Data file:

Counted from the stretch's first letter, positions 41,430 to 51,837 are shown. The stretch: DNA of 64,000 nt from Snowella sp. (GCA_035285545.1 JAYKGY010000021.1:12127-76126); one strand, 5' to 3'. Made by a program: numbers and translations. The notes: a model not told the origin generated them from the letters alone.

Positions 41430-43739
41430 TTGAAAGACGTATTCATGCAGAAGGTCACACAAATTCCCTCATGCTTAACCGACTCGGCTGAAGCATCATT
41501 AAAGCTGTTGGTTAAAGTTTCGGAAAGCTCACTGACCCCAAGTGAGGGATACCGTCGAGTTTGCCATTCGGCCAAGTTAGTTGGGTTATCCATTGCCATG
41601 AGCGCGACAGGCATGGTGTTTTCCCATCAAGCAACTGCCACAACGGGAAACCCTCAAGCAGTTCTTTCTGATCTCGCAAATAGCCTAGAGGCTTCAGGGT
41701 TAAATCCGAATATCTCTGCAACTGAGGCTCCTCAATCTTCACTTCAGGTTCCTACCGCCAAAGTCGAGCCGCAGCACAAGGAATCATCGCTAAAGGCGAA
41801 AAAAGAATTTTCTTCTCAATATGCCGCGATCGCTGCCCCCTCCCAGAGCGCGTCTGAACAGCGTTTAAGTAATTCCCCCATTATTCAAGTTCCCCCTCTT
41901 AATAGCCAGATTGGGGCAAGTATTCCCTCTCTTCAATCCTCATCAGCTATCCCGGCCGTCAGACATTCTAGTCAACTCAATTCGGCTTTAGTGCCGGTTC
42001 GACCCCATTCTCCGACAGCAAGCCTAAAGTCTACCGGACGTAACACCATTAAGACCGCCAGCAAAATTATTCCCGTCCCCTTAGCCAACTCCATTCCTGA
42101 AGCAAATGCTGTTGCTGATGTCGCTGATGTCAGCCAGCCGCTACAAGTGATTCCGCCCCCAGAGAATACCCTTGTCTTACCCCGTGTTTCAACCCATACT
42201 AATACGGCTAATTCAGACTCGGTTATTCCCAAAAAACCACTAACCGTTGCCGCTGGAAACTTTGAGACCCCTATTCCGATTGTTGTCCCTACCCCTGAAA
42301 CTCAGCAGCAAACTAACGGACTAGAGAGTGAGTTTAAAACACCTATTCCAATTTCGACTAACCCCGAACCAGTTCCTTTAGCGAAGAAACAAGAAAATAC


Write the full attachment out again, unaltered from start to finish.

Counted from the stretch's first letter, positions 41,430 to 51,837 are shown. The stretch: DNA of 64,000 nt from Snowella sp. (GCA_035285545.1 JAYKGY010000021.1:12127-76126); one strand, 5' to 3'. Made by a program: numbers and translations. The notes: a model not told the origin generated them from the letters alone.

Positions 41430-43739
41430 TTGAAAGACGTATTCATGCAGAAGGTCACACAAATTCCCTCATGCTTAACCGACTCGGCTGAAGCATCATT
41501 AAAGCTGTTGGTTAAAGTTTCGGAAAGCTCACTGACCCCAAGTGAGGGATACCGTCGAGTTTGCCATTCGGCCAAGTTAGTTGGGTTATCCATTGCCATG
41601 AGCGCGACAGGCATGGTGTTTTCCCATCAAGCAACTGCCACAACGGGAAACCCTCAAGCAGTTCTTTCTGATCTCGCAAATAGCCTAGAGGCTTCAGGGT
41701 TAAATCCGAATATCTCTGCAACTGAGGCTCCTCAATCTTCACTTCAGGTTCCTACCGCCAAAGTCGAGCCGCAGCACAAGGAATCATCGCTAAAGGCGAA
41801 AAAAGAATTTTCTTCTCAATATGCCGCGATCGCTGCCCCCTCCCAGAGCGCGTCTGAACAGCGTTTAAGTAATTCCCCCATTATTCAAGTTCCCCCTCTT
41901 AATAGCCAGATTGGGGCAAGTATTCCCTCTCTTCAATCCTCATCAGCTATCCCGGCCGTCAGACATTCTAGTCAACTCAATTCGGCTTTAGTGCCGGTTC
42001 GACCCCATTCTCCGACAGCAAGCCTAAAGTCTACCGGACGTAACACCATTAAGACCGCCAGCAAAATTATTCCCGTCCCCTTAGCCAACTCCATTCCTGA
42101 AGCAAATGCTGTTGCTGATGTCGCTGATGTCAGCCAGCCGCTACAAGTGATTCCGCCCCCAGAGAATACCCTTGTCTTACCCCGTGTTTCAACCCATACT
42201 AATACGGCTAATTCAGACTCGGTTATTCCCAAAAAACCACTAACCGTTGCCGCTGGAAACTTTGAGACCCCTATTCCGATTGTTGTCCCTACCCCTGAAA
42301 CTCAGCAGCAAACTAACGGACTAGAGAGTGAGTTTAAAACACCTATTCCAATTTCGACTAACCCCGAACCAGTTCCTTTAGCGAAGAAACAAGAAAATAC